Copper ores, on the other hand, are common. This is how copper is made from chalcopyrite (copper pyrites) (CuFeS2), Chalcosine (copper luster) (Cu2S), more rarely also from bornite (Cu5FeS4), Atacamite [CuCl2 • Cu (OH)2], Malachite and other ores.

The world's largest deposits are in Chile (Chuquicamata), the USA, Russia, Zambia (Copperbelt), Canada and Peru.

See also: Copper mining

The states with the greatest funding

See also: List of the largest copper producers
rank country Delivery rates
(in 1000 t)
1 Chile 4620
2 Indonesia 1167
3 United States 1140
4 Australia 876
5 Russian Federation 844
6 Peru 843
7 Canada 577
8 Poland 572
9 China 554
10 Kazakhstan 432
rank country Delivery rates
(in 1000 t)
11 Zambia 336
12 Mexico 315
13 Argentina 218
14 Papua New Guinea 211
15 South Africa 130
16 Mongolia 120
17 Bulgaria 108
18 India 79
19 Portugal 77
20 Sweden 72

 

The most important copper-producing country is by far Chile, followed by Indonesia and the USA. In Europe, we should mention Poland and also Portugal and Sweden. The most important export countries are organized in the CIPEC. CIPEC includes, among others. Australia, Indonesia, the Democratic Republic of the Congo and Papua New Guinea, on whose island Bougainville one of the world's largest copper mines led to a civil war in 1988, the consequences of which are still ongoing.

The copper mines on the Keweenaw Peninsula in Lake Superior / USA were historically significant (the world's largest deposit of native copper; extraction already in pre-Columbian times). In Germany, copper shale was mined in the Mansfeld region until 1990.

Manufacturing

 

Copper pyrites (CuFeS2) initially so-called Copper stone (Cu2S with varying contents of FeS, Cu content approx. 70%). For this purpose, the starting material is roasted with the addition of coke and the iron oxides contained are slagged with silica-containing aggregates. This iron silicate slag floats on the copper stone and can therefore be easily poured off.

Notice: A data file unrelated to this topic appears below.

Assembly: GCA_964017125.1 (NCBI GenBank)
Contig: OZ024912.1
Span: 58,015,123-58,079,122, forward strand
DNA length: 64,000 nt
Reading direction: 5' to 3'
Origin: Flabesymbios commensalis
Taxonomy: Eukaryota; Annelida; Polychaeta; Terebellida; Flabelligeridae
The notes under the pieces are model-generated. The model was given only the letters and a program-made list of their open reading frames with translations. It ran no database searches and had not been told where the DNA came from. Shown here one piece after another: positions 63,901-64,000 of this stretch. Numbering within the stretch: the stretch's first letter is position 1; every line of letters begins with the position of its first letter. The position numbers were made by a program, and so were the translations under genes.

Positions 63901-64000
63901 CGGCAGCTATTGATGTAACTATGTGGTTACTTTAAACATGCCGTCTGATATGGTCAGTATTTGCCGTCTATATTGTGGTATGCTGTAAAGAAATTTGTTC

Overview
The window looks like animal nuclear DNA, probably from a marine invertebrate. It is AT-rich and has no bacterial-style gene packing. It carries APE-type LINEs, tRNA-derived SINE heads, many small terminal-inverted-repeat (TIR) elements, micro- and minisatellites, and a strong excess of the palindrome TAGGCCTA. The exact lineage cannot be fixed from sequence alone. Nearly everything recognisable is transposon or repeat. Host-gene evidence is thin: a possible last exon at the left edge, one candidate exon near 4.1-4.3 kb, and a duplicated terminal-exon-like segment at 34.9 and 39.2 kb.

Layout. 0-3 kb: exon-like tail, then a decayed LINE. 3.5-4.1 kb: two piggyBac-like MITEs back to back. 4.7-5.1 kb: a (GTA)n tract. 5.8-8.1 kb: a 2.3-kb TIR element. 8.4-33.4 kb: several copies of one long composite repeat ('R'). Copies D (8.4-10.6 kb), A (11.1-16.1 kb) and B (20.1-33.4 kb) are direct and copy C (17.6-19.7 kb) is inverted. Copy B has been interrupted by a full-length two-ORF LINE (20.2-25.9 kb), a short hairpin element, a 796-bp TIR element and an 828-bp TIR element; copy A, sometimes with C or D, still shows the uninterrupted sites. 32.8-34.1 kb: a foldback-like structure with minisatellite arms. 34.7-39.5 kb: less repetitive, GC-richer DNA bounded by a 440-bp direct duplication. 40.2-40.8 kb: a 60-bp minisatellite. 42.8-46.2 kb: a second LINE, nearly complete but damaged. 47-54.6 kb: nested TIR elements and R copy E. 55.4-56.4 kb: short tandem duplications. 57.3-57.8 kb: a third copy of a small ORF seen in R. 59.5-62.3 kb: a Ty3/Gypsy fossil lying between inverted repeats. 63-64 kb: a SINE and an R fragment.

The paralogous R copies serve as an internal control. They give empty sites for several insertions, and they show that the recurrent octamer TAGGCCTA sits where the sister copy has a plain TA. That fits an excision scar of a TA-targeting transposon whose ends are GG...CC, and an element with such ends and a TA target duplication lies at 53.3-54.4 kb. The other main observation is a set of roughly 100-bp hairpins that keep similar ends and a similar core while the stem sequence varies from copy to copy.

The copper stone thus obtained becomes to Raw copper (also black copper, Cu content approx. 98%) further processed. To do this, it is poured into a converter and air is blown into this melt. In a first stage (Slag bubbles) The iron sulfide contained in it is roasted to iron oxide and this is bound by slagged quartz to form slag, which can be poured off. In a second step (Cooking bubbles) become two thirds of the remaining Cu2S to Cu2O oxidizes. The oxide then reacts with the remaining sulfide to form raw copper.

The raw copper (also called "cement copper") is now electrolytically cleaned. The impure copper forms the anode, from there the copper migrates as an ion through the electrolyte to the cathode and is there as Electrolytic copper deposited with a Cu content of 99.99%, d. H. with only very small admixtures of other substances. The less noble metals of these admixtures remain dissolved in the electrolyte, the more noble metals (including silver and gold) form the "electrolyte sludge" and are processed separately.

The extraction of copper takes place in an affinerie, in Germany the Norddeutsche Affinerie in Hamburg is known for this, earlier it was also the Duisburger Kupferhütte (today DK Recycling).

properties

Physical Properties

With a density of 8920 kg / m3 Copper belongs to the heavy metals, its melting point is 1083.4 ° C. It crystallizes in the face centered cubic (fcc) crystal system (Cu type) and has a Mohs hardness between 2.5 and 3. Copper conducts electricity very well (58106 S / m). It is therefore only slightly worse than silver and significantly more conductive than gold. In addition, copper is a very good conductor of heat.

However, aluminum is a better electrical conductor than copper per gram of weight. But it is more voluminous than copper, so that copper is per square centimeter